We also share this anxiety in talking about these issues freely and openly. The fear of backlash and antagonism makes us choose our strategies, messages, mediums and language strategically and carefully. The title of the programme, ‘It’s My Body’, when translated into Hindi— Mera Sharir, Mera Adhikaar, comes across as ‘bold’ or ‘radical’ and there is some hesitation in using it, both on our part as well as that of organisations co-implementing this programme with CREA[2]. The programme is very often projected as a programme on Reproductive Health, and the ‘S’ and ‘R’ in Sexual and Reproductive Health and Rights are used cautiously. Words like ‘hak’ , ‘adhikaar’, ‘pasand’, ‘anand’ ,’yaunikta’ (right, preference, pleasure, and sexuality) are used selectively and only in certain ‘safe’ settings and spaces. But, what happens, when these conversations are translated into actions outside these constructed ‘safe’ spaces?

When Rashmi (name changed), from Jharkhand, insisted on wearing jeans in the village, her mother pulled her out of the programme. Neha (name changed) has refused to marry the boy her parents chose for her because she doesn’t like the way he looks. Her parents are shocked and unhappy with this new assertion of her right to say ‘NO’. Kavita(name changed ) slapped the boy who grabbed her hand at the tea shop. The first thing that she had to explain to her parents, family, and others was – why was she roaming outside the house in the evening? Sunita, Mamta, and Jyoti (names changed ) come to attend these meetings on their bicycles. Some boys hide behind the trees place thorn traps on the way to puncture their bicycles, so that they can trouble and tease them. As a result, the girls have stopped staying back for volleyball practices in the evening and head home before it gets dark.

There are several question marks and circumscriptions outside of these ‘safe’ settings, where girls feel ‘empowered’, informed, and confident. All our conversations and discussions in these spaces and the choices girls make often have repercussions. What is the kind of resistance they face outside these safe spaces? How do they negotiate with those who are not part of this ‘safe’ space? How do they retain this confidence when they are outside this setting? What are the struggles they face to be a part of this group? Why is it that if something goes wrong, it is the girls who have to back down? Why does the fear of harassment, abuse, and violence hold them back from participating in these collectives?

The fear of the consequences for some of these young girls, who are questioning, challenging, and transforming the established social order, is ever-present. This compels us to reflect on our own strategies. We often ask ourselves whether we should tone down the rhetoric? Or should we let this fight run its own course? How do we make our processes of change more inclusive to include others who serve either as gatekeepers or as allies in this process? Creating exclusive, rights affirming and safe spaces for women and girls is necessary. But is that enough when the application of these rights is in the “real world”?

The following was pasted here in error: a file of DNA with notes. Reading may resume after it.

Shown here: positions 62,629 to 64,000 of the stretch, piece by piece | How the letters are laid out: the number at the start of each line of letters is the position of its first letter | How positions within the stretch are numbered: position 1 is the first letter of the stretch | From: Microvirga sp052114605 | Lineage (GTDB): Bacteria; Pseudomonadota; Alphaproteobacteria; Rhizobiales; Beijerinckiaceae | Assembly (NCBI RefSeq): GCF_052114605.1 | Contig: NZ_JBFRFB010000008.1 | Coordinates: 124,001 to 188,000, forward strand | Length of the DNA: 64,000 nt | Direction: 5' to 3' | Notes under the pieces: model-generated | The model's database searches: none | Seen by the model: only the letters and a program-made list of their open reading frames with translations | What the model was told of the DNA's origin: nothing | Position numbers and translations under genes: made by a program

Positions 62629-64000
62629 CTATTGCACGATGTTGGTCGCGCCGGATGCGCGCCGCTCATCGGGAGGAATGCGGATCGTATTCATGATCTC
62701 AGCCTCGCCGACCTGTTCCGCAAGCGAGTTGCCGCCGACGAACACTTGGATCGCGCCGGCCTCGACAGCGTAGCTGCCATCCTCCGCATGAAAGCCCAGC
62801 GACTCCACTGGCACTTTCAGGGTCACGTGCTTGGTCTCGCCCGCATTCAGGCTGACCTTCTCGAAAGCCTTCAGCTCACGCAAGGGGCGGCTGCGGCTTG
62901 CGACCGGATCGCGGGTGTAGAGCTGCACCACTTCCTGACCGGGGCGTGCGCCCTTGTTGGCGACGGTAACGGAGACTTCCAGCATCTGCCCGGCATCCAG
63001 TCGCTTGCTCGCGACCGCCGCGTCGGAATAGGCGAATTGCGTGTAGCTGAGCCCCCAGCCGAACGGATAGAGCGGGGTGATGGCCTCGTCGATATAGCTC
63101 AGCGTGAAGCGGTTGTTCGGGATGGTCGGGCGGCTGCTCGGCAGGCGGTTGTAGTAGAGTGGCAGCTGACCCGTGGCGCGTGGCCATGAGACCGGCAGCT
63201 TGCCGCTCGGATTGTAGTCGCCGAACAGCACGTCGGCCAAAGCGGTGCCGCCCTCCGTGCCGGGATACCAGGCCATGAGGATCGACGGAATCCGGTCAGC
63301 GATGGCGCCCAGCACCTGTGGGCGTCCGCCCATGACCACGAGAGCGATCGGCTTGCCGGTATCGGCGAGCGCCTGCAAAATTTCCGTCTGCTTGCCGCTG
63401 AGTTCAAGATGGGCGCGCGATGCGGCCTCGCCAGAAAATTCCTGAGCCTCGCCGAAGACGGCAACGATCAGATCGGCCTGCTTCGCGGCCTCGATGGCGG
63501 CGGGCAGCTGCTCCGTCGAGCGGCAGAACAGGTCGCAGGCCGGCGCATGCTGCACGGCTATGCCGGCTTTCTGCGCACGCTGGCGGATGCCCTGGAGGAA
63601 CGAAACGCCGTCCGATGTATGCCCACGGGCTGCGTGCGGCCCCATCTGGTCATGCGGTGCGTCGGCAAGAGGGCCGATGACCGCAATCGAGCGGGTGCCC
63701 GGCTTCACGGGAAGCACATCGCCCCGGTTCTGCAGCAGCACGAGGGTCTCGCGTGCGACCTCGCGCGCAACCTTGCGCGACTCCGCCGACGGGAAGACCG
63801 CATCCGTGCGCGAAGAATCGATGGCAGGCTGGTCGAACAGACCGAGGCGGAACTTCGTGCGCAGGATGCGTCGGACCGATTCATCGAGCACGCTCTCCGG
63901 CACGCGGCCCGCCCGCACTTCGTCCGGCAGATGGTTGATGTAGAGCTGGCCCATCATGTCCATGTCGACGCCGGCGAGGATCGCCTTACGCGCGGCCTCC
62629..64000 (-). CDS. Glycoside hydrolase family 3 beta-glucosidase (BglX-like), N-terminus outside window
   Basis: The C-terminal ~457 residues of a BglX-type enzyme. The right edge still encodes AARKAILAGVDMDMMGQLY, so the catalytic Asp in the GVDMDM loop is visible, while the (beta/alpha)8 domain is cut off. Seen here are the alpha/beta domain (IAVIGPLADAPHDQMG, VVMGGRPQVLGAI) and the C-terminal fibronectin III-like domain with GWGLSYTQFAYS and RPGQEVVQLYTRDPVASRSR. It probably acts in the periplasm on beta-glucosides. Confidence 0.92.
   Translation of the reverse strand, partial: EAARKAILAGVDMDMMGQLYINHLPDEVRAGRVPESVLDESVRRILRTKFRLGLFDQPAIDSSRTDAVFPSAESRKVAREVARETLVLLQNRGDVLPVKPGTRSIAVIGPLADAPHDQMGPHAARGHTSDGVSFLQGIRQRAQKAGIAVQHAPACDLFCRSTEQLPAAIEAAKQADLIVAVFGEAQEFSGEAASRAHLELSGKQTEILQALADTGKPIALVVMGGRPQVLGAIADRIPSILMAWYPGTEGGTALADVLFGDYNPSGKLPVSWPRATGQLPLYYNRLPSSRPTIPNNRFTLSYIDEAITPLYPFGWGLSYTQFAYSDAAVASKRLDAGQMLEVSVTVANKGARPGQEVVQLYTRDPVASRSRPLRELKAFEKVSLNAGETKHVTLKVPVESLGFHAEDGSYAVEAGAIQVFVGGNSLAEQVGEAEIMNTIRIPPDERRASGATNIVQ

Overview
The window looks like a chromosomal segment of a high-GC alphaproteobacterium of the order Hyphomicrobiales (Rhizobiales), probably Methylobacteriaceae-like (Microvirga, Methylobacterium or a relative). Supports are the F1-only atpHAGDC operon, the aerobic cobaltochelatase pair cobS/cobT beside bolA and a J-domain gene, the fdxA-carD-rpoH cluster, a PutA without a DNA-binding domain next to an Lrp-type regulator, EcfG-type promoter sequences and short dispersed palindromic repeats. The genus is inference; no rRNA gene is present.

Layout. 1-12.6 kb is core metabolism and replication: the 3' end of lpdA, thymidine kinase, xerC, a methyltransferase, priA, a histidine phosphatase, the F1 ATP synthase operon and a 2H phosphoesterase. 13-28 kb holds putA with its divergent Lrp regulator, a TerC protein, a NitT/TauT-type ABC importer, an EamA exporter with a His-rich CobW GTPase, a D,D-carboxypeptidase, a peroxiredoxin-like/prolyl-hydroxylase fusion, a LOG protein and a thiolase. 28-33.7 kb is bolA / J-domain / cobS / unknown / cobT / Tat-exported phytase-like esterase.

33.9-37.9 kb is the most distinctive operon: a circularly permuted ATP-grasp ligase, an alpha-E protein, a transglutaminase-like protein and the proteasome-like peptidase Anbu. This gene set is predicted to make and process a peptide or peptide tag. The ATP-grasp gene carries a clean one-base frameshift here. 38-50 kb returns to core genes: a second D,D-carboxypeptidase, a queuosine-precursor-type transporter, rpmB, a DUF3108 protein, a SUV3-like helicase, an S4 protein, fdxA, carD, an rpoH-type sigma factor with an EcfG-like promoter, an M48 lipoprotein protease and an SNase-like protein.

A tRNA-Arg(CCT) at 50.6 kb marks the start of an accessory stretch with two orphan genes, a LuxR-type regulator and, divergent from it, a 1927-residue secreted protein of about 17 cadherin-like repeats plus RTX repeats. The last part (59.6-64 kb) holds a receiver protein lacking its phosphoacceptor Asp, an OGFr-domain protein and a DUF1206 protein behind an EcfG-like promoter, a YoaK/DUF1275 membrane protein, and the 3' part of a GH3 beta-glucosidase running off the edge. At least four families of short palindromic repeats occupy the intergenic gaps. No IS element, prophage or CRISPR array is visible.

Sanjana Gaind works at CREA as Program Coordinator – Young Women’s Feminist Leadership. Sanjana is interested in the application of artistic and creative methodologies in activism and development. She has used mediums like theatre, music, art and sports in her work with young girls and women on issues of gender, sexuality and rights.

Big Thank You to Meenu, Shalini, Pooja and Rupsa for the ideas and feedback they shared.


[1] This conversation took place with a 26- year-old man in Jharkhand on 11 March 2013, at an International Women’s Day event that was organised by CREA and Mahila Mandal, as part of CREA’s ‘It’s My Body’ programme. Sanjay [(name changed]) is the captain of the village football team.

[2] It’s My Body- Advancing Sexual and Reproductive Health and Rights of Adolescent Girls through Sports, is a programme led by CREA and co-implemented with ten women-led, community-based organisations in rural and urban areas of Bihar, Jharkhand and Uttar Pradesh. 

 

#India- 52 year old Orphange director arrested for raping minor girl #Visakhapatnam #Vaw


Oct 29, 2012   Visakhapatnam

 

Action Taken: Swami Poornananda (52) was apprehended under section section 376 (punishment for rape) of the IPC after the victim lodged a complaint against him, they said.
Description:

An orphanage director was arrested for allegedly raping a 13-year-old girl inmate, police said.

The accused is head of the city-based Swami Gnananda Ashram which houses an orphanage and old-age home.

He was picked up from the ashram premises along with a woman, police said.

It is suspected that the alleged incident might have taken some three months back as claimed by the girl, police said.

Meanwhile, members of a tribal students association thrashed the accused alleging that he had sexually assaulted other inmates of the shelter as well.

source- Indian express and maps4aid.com

 

A village where every house has a cancer patient


Feb 13, 2012-A village in Germany has left health experts baffled as almost every household there has a resident suffering from cancer, a media report said Monday.

The Wewelsfleth village with a population of 1,500 has been dubbed the “village of the damned”, said the Daily Mail.

Village mayor Ingo Karstens, who lost two wives to cancer, said: “It feels like a curse.”

Researchers from the University of Lubeck investigated the phenomenon and found cases of breast, lung, oesophageal, womb and stomach cancer.

They could, however, find no cause for the deadly disease.

Residents have blamed three nearby nuclear power plants and a shipyard where vessels were reportedly sprayed with toxic paint. Villagers say wind and rain blew in cancer-causing particles from those place into their homes.

Experts have probed the nuclear plants, the shipyard, asbestos sheeting used on roofs, electro-smog from power lines and the lifestyle of the cancer patients.